Haiti Harvest Moon
Haiti Harvest Moon – Music
Produced by Central Elements Productions
Shot and edited -Alexx Thompson
A music video was once defined as a commercial videotape featuring a performance of a popular song, often through a stylized dramatization by the performers with lip synching and special effects. Today it is so much more and the commercial success or failure of many pops songs depend heavily on the video produced to represent the song visually.
That is where experienced and creative videographers like Alexx Thompson come into the picture (so to speak!). Alexx who handles both Photography and Cinematography, is the founder of the 12 year running LA based artist collective Central Elements that he recently turned into CentralElementsProductions.com a Los Angeles Production Company, specializing in Music Videos, Video Art and Independent Films.
Alexx has just finished shooting an unofficial music video for the band Poolside, performing a cover of Neil Young’s hit song Harvest Moon. To shoot the video, Alexx went down to Haiti with an organization called letsgotohaiti.com run by Tara Phillips. All footage was shot in Jacmel, Haiti with the dance group Dance Explosion, while some of the kids seen playing in the video, were from the ACFFC : Art Creation Foundation For Children.
Music has always been a form of expression. The artist is able to convey their feelings through song, getting their listener engaged and sensing the same emotion. In today’s world, there are less and less songs that people can connect with. Songs try to be catchier and promote good times that people should be feeling, instead of the sensations that they actually feel.
One such man that has yet to succumb to this is Alexx Thompson. He has given Neil Young’s Harvest Moon (interpreted here by Poolside),a languid, peaceful, yet rhythmic ebb and flow; the colors, the delicate fade-ins and fade-outs of the dancers as well as the endless journey of the motor scooters along the streets of Haiti is almost intoxicating.
Though the pictures depict scenery of constant movement, Alexx keeps the atmosphere almost hypnotically calm alongside the restrained flowing rhythms of the song – as everything, from dancers to playful children and a parade of motor scooters converging across a street-filled city, move in synchronized, uplifting harmony. Every bustling scene is beautifully contrasted with visuals of the purifying Haitian waters.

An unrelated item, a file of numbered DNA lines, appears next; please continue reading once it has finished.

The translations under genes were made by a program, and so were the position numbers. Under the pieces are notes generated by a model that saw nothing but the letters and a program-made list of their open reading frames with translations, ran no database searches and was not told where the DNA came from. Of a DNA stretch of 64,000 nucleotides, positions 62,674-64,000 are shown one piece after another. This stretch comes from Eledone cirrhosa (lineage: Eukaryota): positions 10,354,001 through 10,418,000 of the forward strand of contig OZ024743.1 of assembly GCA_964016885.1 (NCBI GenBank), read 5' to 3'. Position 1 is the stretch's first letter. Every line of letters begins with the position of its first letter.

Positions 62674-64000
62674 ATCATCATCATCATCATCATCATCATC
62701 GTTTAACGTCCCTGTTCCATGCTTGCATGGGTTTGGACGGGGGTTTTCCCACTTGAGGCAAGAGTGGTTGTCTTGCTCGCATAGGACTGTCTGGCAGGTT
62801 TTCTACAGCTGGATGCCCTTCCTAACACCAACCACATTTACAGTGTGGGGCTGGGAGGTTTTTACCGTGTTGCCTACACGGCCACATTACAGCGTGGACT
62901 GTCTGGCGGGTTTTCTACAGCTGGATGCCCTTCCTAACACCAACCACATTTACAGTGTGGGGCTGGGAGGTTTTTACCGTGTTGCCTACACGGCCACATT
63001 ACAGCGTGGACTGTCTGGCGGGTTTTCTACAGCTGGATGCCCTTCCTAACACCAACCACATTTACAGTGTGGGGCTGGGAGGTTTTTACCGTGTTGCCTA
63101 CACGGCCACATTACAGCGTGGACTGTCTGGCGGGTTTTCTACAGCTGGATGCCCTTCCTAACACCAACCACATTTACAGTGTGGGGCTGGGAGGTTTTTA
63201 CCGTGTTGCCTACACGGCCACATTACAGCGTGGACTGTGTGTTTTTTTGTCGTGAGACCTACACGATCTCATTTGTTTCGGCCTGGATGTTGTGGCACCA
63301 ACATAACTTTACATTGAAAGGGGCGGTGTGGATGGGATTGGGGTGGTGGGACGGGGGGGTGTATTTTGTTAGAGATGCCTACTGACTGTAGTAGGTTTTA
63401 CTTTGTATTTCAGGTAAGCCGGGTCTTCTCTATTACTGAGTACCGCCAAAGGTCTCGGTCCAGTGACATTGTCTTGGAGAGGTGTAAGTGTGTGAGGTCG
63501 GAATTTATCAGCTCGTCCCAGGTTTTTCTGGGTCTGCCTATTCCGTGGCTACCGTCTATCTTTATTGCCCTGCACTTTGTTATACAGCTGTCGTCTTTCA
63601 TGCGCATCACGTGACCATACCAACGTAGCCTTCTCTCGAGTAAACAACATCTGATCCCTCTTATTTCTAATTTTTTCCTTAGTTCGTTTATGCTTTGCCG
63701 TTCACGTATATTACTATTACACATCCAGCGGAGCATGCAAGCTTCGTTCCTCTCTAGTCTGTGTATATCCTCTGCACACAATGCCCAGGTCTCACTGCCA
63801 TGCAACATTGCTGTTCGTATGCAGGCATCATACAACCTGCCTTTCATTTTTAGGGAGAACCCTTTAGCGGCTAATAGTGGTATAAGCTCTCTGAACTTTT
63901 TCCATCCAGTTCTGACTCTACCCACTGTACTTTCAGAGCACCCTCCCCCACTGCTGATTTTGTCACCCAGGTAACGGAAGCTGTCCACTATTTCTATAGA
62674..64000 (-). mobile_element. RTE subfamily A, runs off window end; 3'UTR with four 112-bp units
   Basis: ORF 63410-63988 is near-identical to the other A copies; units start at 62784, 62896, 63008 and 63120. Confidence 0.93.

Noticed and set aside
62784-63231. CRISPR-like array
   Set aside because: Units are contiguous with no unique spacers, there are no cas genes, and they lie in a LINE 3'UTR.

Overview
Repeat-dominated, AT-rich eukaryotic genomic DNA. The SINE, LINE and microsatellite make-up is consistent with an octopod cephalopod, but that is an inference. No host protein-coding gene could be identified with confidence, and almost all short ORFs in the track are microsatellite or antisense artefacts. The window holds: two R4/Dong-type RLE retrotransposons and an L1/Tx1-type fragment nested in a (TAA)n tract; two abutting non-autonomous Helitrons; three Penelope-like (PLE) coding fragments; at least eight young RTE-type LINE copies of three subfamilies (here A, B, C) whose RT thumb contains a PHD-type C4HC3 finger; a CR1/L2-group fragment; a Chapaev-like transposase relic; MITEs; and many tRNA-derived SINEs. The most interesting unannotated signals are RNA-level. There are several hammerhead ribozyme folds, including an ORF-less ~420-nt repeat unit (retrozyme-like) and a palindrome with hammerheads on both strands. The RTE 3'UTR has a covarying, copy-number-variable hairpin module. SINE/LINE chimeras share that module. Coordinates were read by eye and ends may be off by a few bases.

Jacmel which was rebuilt, using prefabricated cast-iron pillars and balconies shipped over from France after a fire destroyed it in 1896, has influenced the home structure of much of New Orleans. It is a city that structurally, has not changed much in 100 years, and Alexx Thompson seems to have perfectly captured that timeless magic within his moving frames.
In fact nearly at the beginning of the video there is a dance scene where Alexx uses a sort of back and forth repeat sequence, where all the dancers are in sweet synchronized movement, without really moving in any new direction at all. I felt a strong analogy with the city of Jacmel come through on those frames, as did the almost sepia color tones or scratched film effects used in the video.
The Alexx Thompson Video together with the Poolside version of Harvest Moon has beautifully captured a fraction of the soul of Jacmel which has been accepted as a World Heritage site by UNESCO.
A part of the Harvest Moon lyric goes:
“When we were strangers
I watched you from afar
When we were lovers
I loved you with all my heart.”
Alexx Thompson brings that same warm, uplifting and passionate intimacy to this music video!
Reprinted from article at Reviewindie
Purchase Poolside music.
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Poolside are Los Angeles based duo Filip Nikolic and Jeffrey Paradise—their sound is described as “Daytime Disco.” Poolside’s debut single “Do You Believe” was positively received by peers, Todd Terje, Dimitri From Paris, and The Magician, and Dazed & Confused praised the song for its “pop-tinged disco, brimming with optimistic vocals and retro acid synths,” while NME lauded its “supremely casual decadence.”
“Take Me Home,” Poolside’s second single was released in November 2011 and was used as the first song on Aeroplane‘s In Flight Entertainment compilation. Their debut album, Pacific Standard Time, was released on July 9, 2012 on Day & Night Records
Buy Neil Young Music
Neil Young whose original song Harvest Moon this is remixed from